Sonic Generations Review for Xbox 360

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To kids, Sonic the Hedgehog is the closest thing to a cartoon rock star the world has ever seen. He has a string of hits, claims to save the world, has an attitude, and a passionate fanbase. Like all rock stars, however, Sonic has also had a sharp fall from grace in recent years, with new projects suffering unfavourable comparisons to the greatness of his first few 'albums'.

For the blue blur's 20th anniversary, publisher SEGA is doing the typical record label thing and producing Sonic Generations - but this is more than just a Greatest Hits collection. While the point is to revisit the highlights of Sonic's best adventures, it's probably best to think of it as a tribute or re-interpretations album, using today's technology to put a modern spin on the ubiquitous nostalgia.

As you would expect, the first thing fans will notice about Sonic Generations is just how many references to past titles are included here. The amount of fanservice is simply staggering - from collectible artwork, alternative music from Mega Drive, Saturn and Game Boy Advance eras, references to 'Chao in Space' and characters such as Mighty the Armadillo, Ray the Squirrel and Fang the Sniper, this game has it all.

Even the menu presentation is inspired by the original Japanese box artwork for the Mega Drive Sonic games. And to top off all the homages and re-interpretations of main stages from the franchise's history, you'll also be able to unlock the smoothest version you'll ever play of the classic Mega Drive version of Sonic the Hedgehog. Bonus.

Sonic Generations screenshot

The 'tracklist' to this retread of good old times is a collection of iconic stages from each of Sonic's major console releases - from Green Hill Zone to City Escape, all the way to Planet Wisp from 2010's Sonic Colours. There's a good mix of design, location and gameplay gimmicks for each level, and the graphical presentation is simply gorgeous throughout. Even the world map, housing doors to side-missions, smacks of Sonic Advance 3's hub stages.

Fans will forever argue which era of Sonic remains his greatest, but in Generations both Classic and Modern forms have come together, and play surprisingly well indeed. It's the Classic Sonic stages that will resonate with older fans, a perfect representation of the kind of gameplay design that was so prominent in the 16-bit games: momentum-based platforming coupled with branching paths and set-pieces that wouldn't look out of place in Sonic 3 & Knuckles.

Modern Sonic has always had a bit of a problem, in that critics tend to feel that his linear speeding doesn't work all that well, and retro fans never wanted this style of gameplay in the first place. Following the pleasant surprise that was Sonic Colours, however, it's actually pretty fun to play as Sonic's up-to-date counterpart. You're still running into the screen and using the boost mechanism, but you don't feel compelled to hold the button down, while the level design ensures you'll rarely get anywhere using the tried-and-tested 'Boost to Win' tactic.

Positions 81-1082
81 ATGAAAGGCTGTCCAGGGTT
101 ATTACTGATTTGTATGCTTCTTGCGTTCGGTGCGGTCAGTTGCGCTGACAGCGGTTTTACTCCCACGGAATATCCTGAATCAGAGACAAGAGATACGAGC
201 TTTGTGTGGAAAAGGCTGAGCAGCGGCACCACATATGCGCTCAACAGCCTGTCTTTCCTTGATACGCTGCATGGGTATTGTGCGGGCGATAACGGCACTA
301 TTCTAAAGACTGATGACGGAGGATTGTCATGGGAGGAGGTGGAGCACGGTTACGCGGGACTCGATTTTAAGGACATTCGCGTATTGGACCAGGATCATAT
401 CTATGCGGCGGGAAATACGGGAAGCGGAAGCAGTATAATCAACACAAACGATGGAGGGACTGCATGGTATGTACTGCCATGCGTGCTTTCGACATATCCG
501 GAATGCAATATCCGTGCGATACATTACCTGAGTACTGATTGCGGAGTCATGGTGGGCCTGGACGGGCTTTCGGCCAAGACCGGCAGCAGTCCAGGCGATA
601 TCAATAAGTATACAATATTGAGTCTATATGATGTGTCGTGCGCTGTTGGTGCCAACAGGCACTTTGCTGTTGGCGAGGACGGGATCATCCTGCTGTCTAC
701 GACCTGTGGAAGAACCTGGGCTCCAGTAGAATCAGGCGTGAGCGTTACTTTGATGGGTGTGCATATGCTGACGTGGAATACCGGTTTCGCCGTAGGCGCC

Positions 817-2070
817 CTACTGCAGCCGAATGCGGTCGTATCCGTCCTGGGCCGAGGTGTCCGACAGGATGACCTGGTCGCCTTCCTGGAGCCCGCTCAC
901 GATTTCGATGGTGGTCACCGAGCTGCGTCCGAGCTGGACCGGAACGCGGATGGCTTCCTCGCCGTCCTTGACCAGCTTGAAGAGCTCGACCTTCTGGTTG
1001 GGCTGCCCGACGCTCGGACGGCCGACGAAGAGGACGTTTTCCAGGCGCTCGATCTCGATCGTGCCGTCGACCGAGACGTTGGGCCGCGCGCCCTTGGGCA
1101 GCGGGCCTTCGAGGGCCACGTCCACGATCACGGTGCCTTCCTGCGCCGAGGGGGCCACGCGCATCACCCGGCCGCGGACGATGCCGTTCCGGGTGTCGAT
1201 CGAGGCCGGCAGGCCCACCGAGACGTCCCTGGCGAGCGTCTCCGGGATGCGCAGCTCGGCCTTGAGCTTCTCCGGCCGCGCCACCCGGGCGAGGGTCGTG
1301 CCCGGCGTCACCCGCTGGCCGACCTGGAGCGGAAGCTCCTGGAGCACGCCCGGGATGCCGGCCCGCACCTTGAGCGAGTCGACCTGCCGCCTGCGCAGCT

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pblive's Avatar

pblive

This is on my list. Great review Svend. Looks like just what I was hoping for from a Sonic game (and I loved Sonic Colours by the way).
Posted 12:19 on 01 November 2011
Clockpunk's Avatar

Clockpunk

D'oh, too good to be true? Sounds like everything I have been waiting for in a Sonic game, but coming at JUST the wrong time of year!
Posted 13:13 on 31 October 2011
Woffls's Avatar

Woffls

Thought Martin would be doing this one!

Glad it has turned out as I expected. 5 hours is fine for this kind of game, because nobody will play the levels just once. I'd say 5 hours is actually half decent.
Posted 13:01 on 31 October 2011
Wido's Avatar

Wido

Nice review.

This has gone up further on my radar, and worth sharing. The demo's of the game also helps!
Posted 12:47 on 31 October 2011
MJTH's Avatar

MJTH

Great review Svend! :)
I'll probably be getting the 3DS version at some point, but the HD counterparts score should show some insight into what to expect. It's a shame about the games length, but to be honest I can understand sega and sonic teams problems in this area. When a game is built around the ideas of speed, working out the length of the whole experience could be hard because they don't want it to drag on, whilst not being done with to quickly.
Posted 12:32 on 31 October 2011

Game Stats

Technical Specs
8
Out of 10
Sonic Generations
  • Fantastic presentation and fan service
  • Excellent set pieces and level design
  • Faithful to the Mega Drive originals
  • Five hours long
Agree? Disagree? Get Involved!
Release Date: 01/11/2011
Platforms: Xbox 360 , PS3 , PC , 3DS
Developer: Sega
Publisher: Sega
Genre: Platformer
Rating: PEGI 3+
Site Rank: 1,064 45
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